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Proposed “Japanese NIH” Draws Fire

Scientific societies in Japan contend that a plan for an NIH-like agency to oversee the country’s science ministries will squash basic research.

Jun 25, 2013
Chris Palmer

Skyline of Tokyo’s Shinjuku commercial district. WIKIMEIDA, MORIO

Japanese scientists have expressed serious concerns about Prime Minister Shinzo Abe’s proposal to create a Japanese version of the National Institutes of Health that would coordinate research efforts across several ministries. Abe’s Growth Strategy—a plan for kick starting the country’s economic growth—includes an emphasis on expanding “the commercialization of innovative medical technologies.” The plan also calls for revising regulations to speed the approval of new drugs and medical devices, as well as changes to patent law and tax incentives to spur research commercialization.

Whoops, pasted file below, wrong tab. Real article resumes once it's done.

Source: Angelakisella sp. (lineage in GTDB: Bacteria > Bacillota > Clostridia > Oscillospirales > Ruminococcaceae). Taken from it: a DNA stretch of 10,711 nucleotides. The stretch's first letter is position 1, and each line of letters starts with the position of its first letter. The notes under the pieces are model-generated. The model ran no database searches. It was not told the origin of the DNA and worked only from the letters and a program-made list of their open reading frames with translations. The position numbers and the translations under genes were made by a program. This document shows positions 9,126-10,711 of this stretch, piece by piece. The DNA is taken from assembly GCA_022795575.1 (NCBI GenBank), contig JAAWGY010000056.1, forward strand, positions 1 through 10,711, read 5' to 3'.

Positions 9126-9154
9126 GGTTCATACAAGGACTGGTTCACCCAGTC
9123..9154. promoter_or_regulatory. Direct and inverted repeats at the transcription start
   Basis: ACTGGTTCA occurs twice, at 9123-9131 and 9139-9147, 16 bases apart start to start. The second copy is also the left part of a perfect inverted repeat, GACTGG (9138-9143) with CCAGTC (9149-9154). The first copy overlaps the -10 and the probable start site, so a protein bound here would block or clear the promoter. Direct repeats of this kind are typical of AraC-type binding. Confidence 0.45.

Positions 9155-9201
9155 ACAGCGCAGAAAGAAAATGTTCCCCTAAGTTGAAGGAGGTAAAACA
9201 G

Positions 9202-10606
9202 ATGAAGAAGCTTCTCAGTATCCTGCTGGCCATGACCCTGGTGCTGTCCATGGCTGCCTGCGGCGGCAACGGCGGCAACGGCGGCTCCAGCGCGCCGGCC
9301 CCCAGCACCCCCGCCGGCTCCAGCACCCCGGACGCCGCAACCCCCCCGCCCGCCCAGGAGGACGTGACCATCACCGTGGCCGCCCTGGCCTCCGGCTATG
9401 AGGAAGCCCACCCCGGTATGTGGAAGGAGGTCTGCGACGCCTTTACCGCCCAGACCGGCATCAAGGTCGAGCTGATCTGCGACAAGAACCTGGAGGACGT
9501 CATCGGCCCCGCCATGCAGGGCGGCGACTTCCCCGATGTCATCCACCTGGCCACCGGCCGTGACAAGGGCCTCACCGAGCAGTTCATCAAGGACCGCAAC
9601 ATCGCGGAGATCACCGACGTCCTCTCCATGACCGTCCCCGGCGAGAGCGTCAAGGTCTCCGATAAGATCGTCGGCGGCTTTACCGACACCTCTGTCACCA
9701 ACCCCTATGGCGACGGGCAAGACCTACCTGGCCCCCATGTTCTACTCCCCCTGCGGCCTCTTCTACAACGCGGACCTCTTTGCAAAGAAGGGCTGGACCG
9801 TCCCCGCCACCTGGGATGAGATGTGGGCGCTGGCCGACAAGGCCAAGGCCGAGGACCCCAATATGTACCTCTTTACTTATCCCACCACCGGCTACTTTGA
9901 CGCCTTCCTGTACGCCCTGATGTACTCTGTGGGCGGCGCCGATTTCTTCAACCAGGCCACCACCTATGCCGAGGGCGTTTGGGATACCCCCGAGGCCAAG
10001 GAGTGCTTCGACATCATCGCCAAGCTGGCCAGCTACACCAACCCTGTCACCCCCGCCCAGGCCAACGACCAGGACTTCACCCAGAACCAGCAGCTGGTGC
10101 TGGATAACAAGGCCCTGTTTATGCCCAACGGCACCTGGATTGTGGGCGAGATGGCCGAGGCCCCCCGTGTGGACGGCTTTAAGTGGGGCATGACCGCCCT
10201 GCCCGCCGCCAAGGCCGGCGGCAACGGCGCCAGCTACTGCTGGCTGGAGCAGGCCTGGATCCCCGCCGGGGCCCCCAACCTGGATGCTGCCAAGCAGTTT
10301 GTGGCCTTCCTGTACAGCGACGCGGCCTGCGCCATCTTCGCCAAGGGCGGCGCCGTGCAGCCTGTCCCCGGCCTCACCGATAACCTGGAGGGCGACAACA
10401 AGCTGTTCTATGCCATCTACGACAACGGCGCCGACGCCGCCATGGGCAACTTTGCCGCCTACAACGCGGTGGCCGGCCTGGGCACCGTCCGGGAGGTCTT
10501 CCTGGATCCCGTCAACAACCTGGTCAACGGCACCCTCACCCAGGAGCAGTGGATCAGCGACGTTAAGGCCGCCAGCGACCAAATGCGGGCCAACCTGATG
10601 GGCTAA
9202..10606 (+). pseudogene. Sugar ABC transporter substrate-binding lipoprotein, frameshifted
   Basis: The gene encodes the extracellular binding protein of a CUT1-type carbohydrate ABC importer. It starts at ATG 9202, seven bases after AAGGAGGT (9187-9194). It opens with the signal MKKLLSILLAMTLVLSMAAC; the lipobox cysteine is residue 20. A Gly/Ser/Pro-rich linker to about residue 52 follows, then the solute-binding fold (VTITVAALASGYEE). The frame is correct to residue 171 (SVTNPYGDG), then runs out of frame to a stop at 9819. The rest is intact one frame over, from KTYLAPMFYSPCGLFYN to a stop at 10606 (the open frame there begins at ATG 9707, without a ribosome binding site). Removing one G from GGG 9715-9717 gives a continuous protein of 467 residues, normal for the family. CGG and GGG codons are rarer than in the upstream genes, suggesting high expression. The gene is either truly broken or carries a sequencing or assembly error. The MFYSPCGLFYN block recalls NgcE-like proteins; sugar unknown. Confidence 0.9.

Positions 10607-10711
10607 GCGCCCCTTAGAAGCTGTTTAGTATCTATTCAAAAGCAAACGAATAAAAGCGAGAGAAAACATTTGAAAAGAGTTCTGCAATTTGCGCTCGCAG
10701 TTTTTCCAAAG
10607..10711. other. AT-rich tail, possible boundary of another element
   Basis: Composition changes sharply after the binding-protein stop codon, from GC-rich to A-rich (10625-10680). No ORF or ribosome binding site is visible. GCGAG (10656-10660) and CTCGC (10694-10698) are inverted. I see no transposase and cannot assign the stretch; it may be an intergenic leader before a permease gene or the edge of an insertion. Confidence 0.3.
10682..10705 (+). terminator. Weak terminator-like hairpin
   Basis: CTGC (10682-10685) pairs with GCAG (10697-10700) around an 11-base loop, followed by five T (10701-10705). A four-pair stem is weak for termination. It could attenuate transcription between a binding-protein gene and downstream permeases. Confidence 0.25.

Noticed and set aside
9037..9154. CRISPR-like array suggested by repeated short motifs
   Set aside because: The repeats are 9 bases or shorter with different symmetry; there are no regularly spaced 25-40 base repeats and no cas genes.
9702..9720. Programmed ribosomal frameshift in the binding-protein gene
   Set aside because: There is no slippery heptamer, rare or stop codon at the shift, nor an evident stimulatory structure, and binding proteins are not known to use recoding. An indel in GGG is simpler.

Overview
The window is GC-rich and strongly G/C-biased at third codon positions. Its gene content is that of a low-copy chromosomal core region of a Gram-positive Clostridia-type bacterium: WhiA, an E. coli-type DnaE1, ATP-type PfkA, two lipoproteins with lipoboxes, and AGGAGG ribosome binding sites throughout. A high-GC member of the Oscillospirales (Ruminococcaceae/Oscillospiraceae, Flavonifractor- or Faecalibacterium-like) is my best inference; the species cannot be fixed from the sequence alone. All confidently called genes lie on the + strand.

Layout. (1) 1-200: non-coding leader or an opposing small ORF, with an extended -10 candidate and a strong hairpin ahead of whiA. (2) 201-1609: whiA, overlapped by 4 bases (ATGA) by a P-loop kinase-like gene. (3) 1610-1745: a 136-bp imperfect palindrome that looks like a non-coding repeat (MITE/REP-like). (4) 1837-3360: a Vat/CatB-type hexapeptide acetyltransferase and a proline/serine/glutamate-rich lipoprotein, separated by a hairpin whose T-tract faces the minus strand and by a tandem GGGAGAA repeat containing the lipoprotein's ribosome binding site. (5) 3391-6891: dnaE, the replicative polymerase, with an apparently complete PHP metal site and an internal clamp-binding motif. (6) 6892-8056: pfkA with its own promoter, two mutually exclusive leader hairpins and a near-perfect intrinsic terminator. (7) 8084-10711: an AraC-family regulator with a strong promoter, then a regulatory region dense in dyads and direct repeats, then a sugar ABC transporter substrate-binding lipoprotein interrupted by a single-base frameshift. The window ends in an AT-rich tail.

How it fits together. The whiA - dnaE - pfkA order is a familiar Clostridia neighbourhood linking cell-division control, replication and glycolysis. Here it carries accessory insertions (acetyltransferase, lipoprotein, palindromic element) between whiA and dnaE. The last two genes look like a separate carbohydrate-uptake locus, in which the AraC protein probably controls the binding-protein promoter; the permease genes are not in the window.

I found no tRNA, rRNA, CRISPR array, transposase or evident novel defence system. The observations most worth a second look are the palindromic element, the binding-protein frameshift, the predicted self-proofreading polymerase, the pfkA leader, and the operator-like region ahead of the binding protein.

A day before the draft plan was released last week, the heads of more than 50 life-science academic societies released a statement supporting the creation of an NIH-like funding agency to support biomedical research. However, the society chiefs also expressed concerns about Abe’s proposal. Their statement (in Japanese here) called for three provisions to the plan: the preservation of a bottom-up approach of promoting basic research; support for developing the next generation of researchers; and sufficient funding to foster true innovation.

At a press conference last week, Akira Amari, minister for economic revitalization, addressed concerns raised by the scientific community. “I would like to stress that we have no intention to try to tie down the people who are involved in very fundamental research,” he said.

Amari also said he has been approached by scientists who tell him that their work “is beginning to show some signs of eventually having some kind of possible commercial application,” but that they are not quite sure what steps to take to move in that direction. “We need to try to help these people,” he said, citing the possibility of collaborations between scientists in industry and academia. “It is very important to have someone in [a research] group who can look at the industrialization or commercialization aspects and provide some direction to the research,” he explained.

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